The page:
I’ve written before warning about the ways in which American elections have been transformed into a business. Sadly, the second debate between Barack Obama and John McCain appears to offer more evidence of the same. While the debate was unlikely to dazzle an electorate that’s been terrified about the housing collapse and the implosion of the economy, the business of negative campaigning has persevered, remaining insulated and unaffected by society’s larger problems. Media corporations continue to make a killing off of negative campaigning, in the process poisoning our elections and turning off voters to the real policy issues at hand.
Media critic Robert McChesney warns against the dangers of the media’s profiteering from elections in his superb work: The Problem of the Media: U.S. Communication Politics in the Twenty-First Century. In the book, he points out that media corporations’ percent of total revenues earned from campaign advertising increased from just three percent in 1992 to ten percent ten years later. This dramatic increase has been accompanied by elections that are radically higher in cost; for example, the amount of money it took to successfully win office in the House of Representatives and the Senate (on average) increased by 85 percent in both bodies from 1998 to 2006 alone. Sadly, the money required to buy these offices looks like it will continue to increase indefinitely into the future.
Coverage of the second Presidential debate has been heavily dominated by the business of election politics. The following day’s (October 8th) coverage was noteworthy in the ways it subtly and not so subtly reinforced the interests of the election profiteers. Online news sources like CNN.com and the Washingtonpost.com completely abandoned any pretense of objectivity by running profitable negative campaign ads for John McCain and Sarah Palin alongside stories on the debates and the election. The Post and CNN ads, attacking Obama for denying middle class workers tax cuts and promoting McCain for being a "maverick" and the friend of the middle class, were shamelessly run alongside other marketing campaigns promoting Chevron, AT&T World Connect, Window’s Mobile Phone, as well as promotions of Lifestyle.com and auto insurance quotes. That the candidates are considered little more than products to be sold alongside these other goods and services speaks strongly to the deterioration of American’s "choices" in this election. Perhaps CBS.com expressed the perversion of democracy best, as it subsumed all of its reporting of Iraq under the banner "Presented by ExxonMobil," located at the top of the debate coverage page. Such blatant corporate control over the election process would be comical if it weren’t so tragic.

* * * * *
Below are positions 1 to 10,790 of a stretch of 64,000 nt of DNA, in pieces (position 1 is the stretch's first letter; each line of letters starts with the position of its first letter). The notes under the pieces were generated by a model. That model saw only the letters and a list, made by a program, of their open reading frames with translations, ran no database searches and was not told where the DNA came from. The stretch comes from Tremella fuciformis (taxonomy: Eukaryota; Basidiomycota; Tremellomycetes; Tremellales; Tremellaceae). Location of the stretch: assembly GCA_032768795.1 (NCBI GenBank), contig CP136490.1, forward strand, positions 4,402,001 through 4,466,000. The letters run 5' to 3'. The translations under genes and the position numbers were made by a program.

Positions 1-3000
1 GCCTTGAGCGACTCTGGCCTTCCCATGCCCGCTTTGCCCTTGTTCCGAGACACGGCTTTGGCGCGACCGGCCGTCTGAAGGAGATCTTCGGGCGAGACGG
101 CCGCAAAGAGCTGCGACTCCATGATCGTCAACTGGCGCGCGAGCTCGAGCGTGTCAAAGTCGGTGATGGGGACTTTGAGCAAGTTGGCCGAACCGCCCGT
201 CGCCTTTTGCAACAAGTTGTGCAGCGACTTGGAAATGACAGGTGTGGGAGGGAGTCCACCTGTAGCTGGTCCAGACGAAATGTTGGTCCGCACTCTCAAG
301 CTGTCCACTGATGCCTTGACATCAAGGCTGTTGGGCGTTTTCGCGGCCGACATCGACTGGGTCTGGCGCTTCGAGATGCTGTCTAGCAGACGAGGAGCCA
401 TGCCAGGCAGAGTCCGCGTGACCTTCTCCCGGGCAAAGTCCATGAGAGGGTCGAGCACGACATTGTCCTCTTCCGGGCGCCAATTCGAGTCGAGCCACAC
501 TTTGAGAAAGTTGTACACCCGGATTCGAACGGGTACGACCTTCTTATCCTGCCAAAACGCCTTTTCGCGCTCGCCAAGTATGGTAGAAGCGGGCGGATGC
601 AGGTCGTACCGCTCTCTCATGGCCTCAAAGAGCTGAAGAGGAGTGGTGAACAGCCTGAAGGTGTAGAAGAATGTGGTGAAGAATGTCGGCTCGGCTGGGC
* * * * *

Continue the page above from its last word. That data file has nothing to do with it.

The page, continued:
Of course, the debate coverage was full of political spin as well. ABC News featured a "Nightline Report Card" with media commentator George Stephanopoulos which asked "Who Dominated the Debate?" Stephanopoulos answered that, clearly Obama had outperformed McCain in terms of strategy, accuracy, and style. Why voters should take Stephanopoulo’s views even remotely seriously (considering he was a senior political advisor to Bill Clinton and the administratin’s communication director) when they decide who won the debate was left unexplained by ABC. Did ABC executives honestly think there was any chance that Stephanopoulos, considering his background, would have seen John McCain as the victor? This inconvenient and troubling question was never addressed.
Fox News resorted to its usually partisan hackery, only featuring stories glorifying the Republicans at the expense of Obama. The major stories featured on the Foxnews.com website included such hardhitting investigative pieces as: "Cindy McCain: Obama Campaign Dirtiest in History," "Palin Keeps Focus on Ayers Ahead of Debate," and "Obama Admits Bumming Cigarettes on the Campaign Trail."
The nation’s elite print media hardly fared much better in terms of substance. Frank Bruni of the New York Times complained that "Tuesday night’s presidential debate was remarkable for the dourness of its mood and for the subdued demeanors of the candidates even as they tore into each other." Americans have become painfully familiar with this lame, superficial approach to assessing candidates, divorced from their actual policy stances. Perhaps the one ray of light in the media response was seen in the Washington Post, where Tom Shales attacked the media for its own failures in coverage. Shales rightfully took aim specifically at debate moderator Tom Brokaw, who was seen as "the biggest wet blanket on the debate stage… [he] also played a kind of military role: Commander of the Clock. Time and time again, the NBC newsman inflicted frivolous rules on the candidates that only served to frustrate true debate and the kind of give-and-take that a ‘town hall’ format supposedly encourages…Exactly what the rules were [in the debate] remained unclear, even though Brokaw explained them at the start of the debate. He called for ‘discussion’ periods that seemed only a minute long; what kind of ‘discussion is that? If a discussion really did threaten to break out, Brokaw got grumpy and called it off. The least important thing on an occasion such as this is a bunch of arbitrary rules concocted by the debate organizers."
I couldn’t have said it any better myself.
Anthony DiMaggio teaches Developing World Politics and American Government at